So songs like ‘Flitting’ and ‘Settling’, played by a tight band who were clearly having the times of their lives, just sounded massive whilst ‘William Henry Miller Part 1’ was simply joyous.

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The SUPERMOON Comedy Club

Mid set the band were joined by guest backing vocalists for both William Henry Millers. First up was Bartholomew Owl (for Part 2) and, as Neil called him on stage, he clearly had no idea what Bart was wearing (a knee length harlequin onesy!). The look of sheer incredulity on his face when he saw Bart for the first time will stay with the audience for a long time.

The expanded band were then joined on stage by Dan Willson for ‘WHM Part 1’ with Dan apparently taking his cues from notes on a sheet of paper stuffed into his pint glass. One of which he fluffed!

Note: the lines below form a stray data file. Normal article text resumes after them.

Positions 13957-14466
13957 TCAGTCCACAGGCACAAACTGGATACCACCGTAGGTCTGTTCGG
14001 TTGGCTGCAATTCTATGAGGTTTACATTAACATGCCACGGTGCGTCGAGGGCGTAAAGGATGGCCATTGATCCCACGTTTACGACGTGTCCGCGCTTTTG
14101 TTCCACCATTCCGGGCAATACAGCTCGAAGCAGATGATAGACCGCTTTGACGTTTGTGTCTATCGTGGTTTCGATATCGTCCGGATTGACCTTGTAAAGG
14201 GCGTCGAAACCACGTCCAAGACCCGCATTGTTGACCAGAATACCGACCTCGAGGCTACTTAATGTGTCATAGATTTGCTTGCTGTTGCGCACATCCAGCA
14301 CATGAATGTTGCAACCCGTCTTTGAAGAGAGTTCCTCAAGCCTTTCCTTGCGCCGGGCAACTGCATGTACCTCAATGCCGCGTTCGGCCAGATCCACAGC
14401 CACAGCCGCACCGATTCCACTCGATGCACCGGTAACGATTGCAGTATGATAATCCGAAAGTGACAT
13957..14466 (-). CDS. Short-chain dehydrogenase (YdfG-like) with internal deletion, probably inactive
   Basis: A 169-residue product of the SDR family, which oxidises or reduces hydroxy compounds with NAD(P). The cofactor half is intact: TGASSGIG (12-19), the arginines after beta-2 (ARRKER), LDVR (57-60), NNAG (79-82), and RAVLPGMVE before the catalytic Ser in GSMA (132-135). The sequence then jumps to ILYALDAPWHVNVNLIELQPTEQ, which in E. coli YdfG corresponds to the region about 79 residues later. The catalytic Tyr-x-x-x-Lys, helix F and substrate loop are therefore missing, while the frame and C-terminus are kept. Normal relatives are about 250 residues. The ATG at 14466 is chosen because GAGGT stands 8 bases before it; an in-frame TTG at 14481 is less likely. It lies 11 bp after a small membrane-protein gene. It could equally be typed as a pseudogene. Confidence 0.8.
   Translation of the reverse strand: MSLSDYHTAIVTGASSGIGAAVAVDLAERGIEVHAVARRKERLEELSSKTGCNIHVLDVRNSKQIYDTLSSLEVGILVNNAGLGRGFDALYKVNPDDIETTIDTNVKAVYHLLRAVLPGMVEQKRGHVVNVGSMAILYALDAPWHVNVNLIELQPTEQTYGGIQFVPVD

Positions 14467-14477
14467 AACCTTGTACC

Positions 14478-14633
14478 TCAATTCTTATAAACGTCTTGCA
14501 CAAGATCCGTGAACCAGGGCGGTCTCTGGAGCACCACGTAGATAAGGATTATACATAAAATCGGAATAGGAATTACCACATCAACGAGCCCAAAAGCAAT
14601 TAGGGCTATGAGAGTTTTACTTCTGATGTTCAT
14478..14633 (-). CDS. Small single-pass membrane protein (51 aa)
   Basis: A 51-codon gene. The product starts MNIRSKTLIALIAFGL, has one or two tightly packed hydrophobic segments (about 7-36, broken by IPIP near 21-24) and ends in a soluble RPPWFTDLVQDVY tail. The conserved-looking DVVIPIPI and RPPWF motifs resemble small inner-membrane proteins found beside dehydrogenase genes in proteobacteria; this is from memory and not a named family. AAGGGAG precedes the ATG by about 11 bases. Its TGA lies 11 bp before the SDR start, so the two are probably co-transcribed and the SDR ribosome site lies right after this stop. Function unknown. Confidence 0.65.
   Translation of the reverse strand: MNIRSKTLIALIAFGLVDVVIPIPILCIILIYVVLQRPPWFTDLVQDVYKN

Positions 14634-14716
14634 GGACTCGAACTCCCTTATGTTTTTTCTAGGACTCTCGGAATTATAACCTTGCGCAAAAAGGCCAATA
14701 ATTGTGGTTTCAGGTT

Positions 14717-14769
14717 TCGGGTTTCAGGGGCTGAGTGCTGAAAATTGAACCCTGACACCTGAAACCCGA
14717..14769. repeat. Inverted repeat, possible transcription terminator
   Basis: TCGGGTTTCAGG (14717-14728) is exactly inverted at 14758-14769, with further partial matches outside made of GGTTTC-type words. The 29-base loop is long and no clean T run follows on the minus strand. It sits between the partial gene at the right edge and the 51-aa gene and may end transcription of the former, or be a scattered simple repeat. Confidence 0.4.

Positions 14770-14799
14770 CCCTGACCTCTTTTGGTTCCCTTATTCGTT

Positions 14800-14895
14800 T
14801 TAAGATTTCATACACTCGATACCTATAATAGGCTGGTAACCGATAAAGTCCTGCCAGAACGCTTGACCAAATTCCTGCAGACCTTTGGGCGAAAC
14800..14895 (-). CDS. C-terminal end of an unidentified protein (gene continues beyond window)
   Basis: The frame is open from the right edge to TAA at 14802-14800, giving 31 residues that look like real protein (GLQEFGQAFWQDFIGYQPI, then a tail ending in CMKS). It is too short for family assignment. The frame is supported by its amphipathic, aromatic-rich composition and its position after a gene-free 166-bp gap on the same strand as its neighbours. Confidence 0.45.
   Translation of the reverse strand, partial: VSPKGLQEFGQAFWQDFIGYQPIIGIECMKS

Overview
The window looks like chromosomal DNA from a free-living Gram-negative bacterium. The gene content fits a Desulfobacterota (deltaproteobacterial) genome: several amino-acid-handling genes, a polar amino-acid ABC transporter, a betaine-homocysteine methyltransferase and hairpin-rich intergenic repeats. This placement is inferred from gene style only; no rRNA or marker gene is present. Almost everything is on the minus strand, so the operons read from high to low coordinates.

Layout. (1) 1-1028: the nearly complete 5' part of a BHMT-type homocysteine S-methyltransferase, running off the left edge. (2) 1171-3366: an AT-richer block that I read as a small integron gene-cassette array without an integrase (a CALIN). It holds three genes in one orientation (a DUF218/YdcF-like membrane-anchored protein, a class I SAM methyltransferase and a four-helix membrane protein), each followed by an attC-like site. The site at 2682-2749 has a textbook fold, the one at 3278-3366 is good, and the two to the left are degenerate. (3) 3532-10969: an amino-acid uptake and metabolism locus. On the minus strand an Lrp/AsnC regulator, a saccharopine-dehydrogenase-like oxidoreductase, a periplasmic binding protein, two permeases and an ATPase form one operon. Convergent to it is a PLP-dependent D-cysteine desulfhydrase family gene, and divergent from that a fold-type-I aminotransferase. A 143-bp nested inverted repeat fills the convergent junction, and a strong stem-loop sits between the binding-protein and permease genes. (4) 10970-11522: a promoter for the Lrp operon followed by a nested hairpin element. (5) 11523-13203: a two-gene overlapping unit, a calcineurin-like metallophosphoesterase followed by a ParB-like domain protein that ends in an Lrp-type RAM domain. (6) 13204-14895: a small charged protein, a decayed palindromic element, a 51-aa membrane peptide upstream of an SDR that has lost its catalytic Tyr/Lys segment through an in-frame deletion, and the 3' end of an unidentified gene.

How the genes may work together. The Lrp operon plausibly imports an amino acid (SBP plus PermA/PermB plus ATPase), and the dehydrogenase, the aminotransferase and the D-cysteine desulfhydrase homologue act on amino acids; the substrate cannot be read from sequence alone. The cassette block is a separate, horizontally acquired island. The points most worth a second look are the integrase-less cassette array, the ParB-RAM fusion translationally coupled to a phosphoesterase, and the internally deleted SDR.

Yet, even if the set was principally about the old stuff, two of the stand-outs were songs that Meursault never recorded. ‘I Will Kill Again’ was taken early on at almost Ramones speed whilst ‘New Boy’ (a song I first heard in the very same venue two years ago) sounded like the pinnacle of the ‘Something for the Weakened’ era of songs. Truly the hairs were standing up on the back of my neck for that one.

The encore illustrated both sides of the band’s nature. A heartbreaking ‘A Small Stretch of Land’ was delivered solo by Neil and his guitar before he was joined by the band for a scalding wig out of ‘Was Ist Das?’ which made the ‘Organ Grinder’ version look timid in comparison.